(a) Figure I or J, if the sign is an overhead sign; or

(b) Figure K or L, if the sign is a ground mounted sign.

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Insert regs\Graphics\Source Law\2005\620\620FGJae.tif



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(8) Despite subsection (7), in an area designated in the Schedule to the French Language Services Act, a sign prohibiting the crossing of a buffer zone shall have the dimensions and bear the markings as illustrated in,

(a) Figure M or N, if the sign is an overhead sign; or

(b) Figure O or P, if the sign is a ground mounted sign.

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Insert regs\Graphics\Source Law\2005\620\620FGNae.tif



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(9) The dimensions of a sign may differ from those prescribed in this section as long as the dimensions are in the same proportion to each other as the dimensions prescribed in this section are to each other.

(10) An overhead sign shall be erected directly above the high occupancy vehicle lane and a ground mounted sign shall be erected on the side of the highway facing approaching traffic.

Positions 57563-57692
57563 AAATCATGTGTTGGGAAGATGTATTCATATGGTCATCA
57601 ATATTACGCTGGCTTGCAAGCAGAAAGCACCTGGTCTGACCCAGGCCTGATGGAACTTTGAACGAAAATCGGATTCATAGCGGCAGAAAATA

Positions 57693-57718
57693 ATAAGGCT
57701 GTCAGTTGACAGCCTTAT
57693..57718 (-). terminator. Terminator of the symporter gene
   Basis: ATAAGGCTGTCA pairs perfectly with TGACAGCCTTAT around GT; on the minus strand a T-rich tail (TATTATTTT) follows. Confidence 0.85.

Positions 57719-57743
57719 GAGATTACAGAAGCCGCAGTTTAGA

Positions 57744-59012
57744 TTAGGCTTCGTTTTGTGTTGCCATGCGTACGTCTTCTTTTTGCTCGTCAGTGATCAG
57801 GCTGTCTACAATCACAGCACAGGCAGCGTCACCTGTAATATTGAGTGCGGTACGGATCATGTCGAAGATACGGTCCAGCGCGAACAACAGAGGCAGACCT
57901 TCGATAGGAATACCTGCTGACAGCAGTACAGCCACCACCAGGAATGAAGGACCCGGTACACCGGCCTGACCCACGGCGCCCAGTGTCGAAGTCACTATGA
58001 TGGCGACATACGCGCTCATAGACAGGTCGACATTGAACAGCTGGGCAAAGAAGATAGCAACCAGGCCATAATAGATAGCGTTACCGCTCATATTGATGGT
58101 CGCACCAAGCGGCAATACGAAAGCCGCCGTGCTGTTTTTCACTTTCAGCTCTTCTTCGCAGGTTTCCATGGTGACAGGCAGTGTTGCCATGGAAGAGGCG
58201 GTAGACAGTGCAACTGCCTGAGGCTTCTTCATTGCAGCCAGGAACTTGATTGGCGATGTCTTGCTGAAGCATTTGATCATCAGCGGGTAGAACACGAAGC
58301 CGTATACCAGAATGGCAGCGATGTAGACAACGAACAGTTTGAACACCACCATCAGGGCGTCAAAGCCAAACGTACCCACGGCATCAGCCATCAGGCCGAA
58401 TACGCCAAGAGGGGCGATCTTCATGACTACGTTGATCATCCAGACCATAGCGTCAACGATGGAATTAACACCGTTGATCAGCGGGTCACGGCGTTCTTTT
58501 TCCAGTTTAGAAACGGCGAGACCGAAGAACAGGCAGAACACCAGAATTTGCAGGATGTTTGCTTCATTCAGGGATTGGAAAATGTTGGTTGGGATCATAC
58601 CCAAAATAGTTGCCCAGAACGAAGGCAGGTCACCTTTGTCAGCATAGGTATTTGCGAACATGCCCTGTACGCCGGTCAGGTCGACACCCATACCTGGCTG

Commencement

6. This Regulation comes into force on the later of December 1, 2005 and the day this Regulation is filed.

Schedule A
HIGHWAY NO. 404

1. (1) That part of the King’s Highway known as No. 404 (southbound) lying between a point situate 1,100 metres measured southerly from its intersection with the centre line of the roadway known as 16th Avenue in The Regional Municipality of York, and a point 1,090 metres measured southerly from its intersection with the centre line of the roadway known as Sheppard Avenue in the City of Toronto.

(2) This designation is effective 24 hours a day, seven days a week and every month of the year.

Schedule B
highway no. 403

1. (1) That part of the King’s Highway known as No. 403 (eastbound) in the City of Mississauga in The Regional Municipality of Peel lying between a point situate 886 metres measured westerly from its intersection with the centre line of the roadway known as Winston Churchill Boulevard, and a point situate 30 metres measured southerly from its intersection with the centre line of the roadway known as Matheson Boulevard.

(2) That part of the King’s Highway known as No. 403 (westbound) in the City of Mississauga in The Regional Municipality of Peel lying between a point situate 150 metres measured easterly from its intersection with the centre line of the roadway known as Matheson Boulevard, and a point situate 520 metres measured easterly from its intersection with the centre line of the roadway known as Winston Churchill Boulevard.

(3) This designation is effective 24 hours a day, seven days a week and every month of the year.

Made by:

Harinder Jeet Singh Takhar

Minister of Transportation

Date made: November 30, 2005.